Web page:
The Occupational Therapist (OT) at the Alfred had organised all the hospital type equipment to be delivered to our home.  We had a hospital bed waiting in our living room along with a tall-backed chair, wheelchair and commode (a chair that can be used over the toilet and in the shower).  All of this medical “stuff” used to make me feel queasy and uncomfortable but I must be resigned to the fact that as much as I don’t like it, Connor needs it.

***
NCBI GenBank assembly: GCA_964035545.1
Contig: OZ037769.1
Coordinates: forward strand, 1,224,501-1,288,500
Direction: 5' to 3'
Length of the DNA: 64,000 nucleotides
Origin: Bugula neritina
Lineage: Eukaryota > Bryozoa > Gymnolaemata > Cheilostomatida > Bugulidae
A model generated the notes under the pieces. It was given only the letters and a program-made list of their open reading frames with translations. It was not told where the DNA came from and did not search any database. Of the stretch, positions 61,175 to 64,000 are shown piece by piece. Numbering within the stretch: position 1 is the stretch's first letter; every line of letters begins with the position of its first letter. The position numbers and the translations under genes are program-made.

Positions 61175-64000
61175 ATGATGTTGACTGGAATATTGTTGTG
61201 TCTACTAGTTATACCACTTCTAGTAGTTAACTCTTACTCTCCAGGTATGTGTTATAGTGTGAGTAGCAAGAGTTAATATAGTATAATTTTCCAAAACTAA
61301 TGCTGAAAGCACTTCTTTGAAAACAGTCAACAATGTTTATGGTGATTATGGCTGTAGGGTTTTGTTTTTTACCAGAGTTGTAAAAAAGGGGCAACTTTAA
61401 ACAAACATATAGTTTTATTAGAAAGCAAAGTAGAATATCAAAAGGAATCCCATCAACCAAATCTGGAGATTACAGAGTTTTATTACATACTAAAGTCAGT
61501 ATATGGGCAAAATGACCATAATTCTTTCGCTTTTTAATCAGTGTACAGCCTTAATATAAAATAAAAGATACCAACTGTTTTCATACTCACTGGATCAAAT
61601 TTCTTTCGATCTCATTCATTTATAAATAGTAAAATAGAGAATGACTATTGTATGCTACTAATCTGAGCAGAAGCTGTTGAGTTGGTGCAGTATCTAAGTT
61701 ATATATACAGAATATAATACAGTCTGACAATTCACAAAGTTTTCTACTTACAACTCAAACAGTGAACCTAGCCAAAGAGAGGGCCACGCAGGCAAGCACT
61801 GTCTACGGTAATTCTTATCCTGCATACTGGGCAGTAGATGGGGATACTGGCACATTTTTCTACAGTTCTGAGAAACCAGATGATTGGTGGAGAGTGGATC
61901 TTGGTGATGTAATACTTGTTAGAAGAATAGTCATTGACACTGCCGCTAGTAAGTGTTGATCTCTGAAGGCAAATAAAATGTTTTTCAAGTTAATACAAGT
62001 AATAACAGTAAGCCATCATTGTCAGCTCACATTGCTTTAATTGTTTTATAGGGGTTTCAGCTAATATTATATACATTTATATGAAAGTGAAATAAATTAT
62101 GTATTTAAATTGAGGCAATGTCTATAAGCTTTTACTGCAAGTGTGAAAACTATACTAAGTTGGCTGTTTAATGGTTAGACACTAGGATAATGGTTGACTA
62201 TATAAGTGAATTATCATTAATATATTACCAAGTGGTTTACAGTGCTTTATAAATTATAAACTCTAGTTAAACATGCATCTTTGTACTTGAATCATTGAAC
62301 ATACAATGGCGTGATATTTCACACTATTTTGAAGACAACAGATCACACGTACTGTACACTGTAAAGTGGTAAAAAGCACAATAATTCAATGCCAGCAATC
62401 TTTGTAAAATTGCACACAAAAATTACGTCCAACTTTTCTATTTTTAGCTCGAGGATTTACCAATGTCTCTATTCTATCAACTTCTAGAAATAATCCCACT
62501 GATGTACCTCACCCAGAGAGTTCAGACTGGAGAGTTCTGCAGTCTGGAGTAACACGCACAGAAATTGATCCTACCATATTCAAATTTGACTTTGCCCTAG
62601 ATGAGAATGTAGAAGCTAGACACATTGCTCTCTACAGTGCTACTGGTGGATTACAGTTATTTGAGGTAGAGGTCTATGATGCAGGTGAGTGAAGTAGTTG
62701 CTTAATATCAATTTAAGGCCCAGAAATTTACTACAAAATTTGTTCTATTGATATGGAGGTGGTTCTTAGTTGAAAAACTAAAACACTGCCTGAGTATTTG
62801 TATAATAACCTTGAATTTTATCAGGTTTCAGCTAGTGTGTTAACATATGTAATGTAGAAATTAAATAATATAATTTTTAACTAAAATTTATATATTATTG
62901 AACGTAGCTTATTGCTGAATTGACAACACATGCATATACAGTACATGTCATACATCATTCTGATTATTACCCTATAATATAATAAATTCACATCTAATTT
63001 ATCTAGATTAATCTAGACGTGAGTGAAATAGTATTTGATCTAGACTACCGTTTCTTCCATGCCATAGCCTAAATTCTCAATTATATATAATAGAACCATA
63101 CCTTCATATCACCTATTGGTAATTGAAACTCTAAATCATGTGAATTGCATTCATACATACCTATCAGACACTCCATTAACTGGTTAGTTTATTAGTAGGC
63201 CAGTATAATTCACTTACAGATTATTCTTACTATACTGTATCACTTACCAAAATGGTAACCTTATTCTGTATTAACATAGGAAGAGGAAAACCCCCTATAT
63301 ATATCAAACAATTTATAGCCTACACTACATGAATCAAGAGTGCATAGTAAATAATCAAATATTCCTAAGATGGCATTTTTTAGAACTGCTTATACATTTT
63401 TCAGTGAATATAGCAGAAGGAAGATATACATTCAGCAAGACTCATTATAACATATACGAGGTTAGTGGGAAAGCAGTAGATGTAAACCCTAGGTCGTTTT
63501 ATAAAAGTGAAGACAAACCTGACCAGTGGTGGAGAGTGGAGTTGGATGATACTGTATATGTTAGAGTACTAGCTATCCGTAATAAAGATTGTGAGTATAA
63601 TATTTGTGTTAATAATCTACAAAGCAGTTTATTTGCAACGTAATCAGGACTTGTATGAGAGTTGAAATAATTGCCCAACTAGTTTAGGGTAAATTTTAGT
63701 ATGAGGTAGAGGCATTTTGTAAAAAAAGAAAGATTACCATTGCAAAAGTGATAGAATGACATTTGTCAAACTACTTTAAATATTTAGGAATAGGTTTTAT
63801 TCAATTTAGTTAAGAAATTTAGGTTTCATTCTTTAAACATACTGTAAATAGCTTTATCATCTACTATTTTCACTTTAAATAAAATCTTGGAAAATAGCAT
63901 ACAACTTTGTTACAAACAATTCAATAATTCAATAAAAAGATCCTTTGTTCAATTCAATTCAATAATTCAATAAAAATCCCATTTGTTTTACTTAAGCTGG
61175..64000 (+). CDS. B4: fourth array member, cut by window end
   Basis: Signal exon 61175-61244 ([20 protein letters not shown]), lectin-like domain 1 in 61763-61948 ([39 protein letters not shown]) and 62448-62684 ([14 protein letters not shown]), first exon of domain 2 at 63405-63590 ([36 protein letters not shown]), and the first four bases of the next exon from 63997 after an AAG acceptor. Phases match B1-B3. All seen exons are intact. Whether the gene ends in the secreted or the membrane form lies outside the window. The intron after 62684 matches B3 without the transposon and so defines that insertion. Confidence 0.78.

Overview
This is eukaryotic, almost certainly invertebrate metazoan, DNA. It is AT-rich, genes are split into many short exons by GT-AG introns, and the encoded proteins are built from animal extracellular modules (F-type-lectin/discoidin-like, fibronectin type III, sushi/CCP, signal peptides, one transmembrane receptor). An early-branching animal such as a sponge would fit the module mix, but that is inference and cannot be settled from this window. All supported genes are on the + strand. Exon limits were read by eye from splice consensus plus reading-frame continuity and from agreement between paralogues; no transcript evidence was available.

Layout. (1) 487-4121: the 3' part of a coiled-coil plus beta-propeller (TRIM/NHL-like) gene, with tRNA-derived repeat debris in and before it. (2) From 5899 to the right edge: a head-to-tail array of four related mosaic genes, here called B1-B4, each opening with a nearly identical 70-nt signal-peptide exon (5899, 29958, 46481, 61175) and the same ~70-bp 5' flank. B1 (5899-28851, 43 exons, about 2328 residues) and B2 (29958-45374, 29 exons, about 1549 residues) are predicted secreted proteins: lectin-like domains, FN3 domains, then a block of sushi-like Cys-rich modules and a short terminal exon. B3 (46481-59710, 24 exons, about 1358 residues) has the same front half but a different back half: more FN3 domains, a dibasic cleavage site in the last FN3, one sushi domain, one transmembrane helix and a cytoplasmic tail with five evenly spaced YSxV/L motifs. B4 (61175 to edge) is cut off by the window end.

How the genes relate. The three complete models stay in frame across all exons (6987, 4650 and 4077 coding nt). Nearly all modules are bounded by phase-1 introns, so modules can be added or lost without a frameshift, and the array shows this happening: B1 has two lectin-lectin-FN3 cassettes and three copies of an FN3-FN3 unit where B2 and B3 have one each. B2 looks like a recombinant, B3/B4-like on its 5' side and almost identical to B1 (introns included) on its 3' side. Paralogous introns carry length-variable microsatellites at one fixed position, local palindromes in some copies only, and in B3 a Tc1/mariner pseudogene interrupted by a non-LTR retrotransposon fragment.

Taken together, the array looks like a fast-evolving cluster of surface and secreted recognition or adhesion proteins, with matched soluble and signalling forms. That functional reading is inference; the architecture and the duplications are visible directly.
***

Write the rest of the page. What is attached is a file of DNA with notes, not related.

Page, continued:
Some friends were together over dinner the Saturday prior and discussed Connor coming home.  Everyone agreed we were going to need in-home help to do this and one friend knew of an agency that has registered nurses for hire.  They must have known this was going to be very expensive.  Scott and I had no idea.  Up to this point the healthcare and medical coverage has been excellent.  We had been referred to palliative care, which I mentioned earlier. They will check in with us daily and have someone visit, as we need them.  They are a resource in terms of medical support but don’t actually provide assistance helping with Connor’s daily needs.  Any in-home nursing/carers support is not covered by insurance. Almost before we knew what was happening an email was sent to Connor, Nick and Hannah’s classmate’s parents, asking to help us support Connor at home.  The support has been overwhelming and the outpouring of love and generosity is humbling.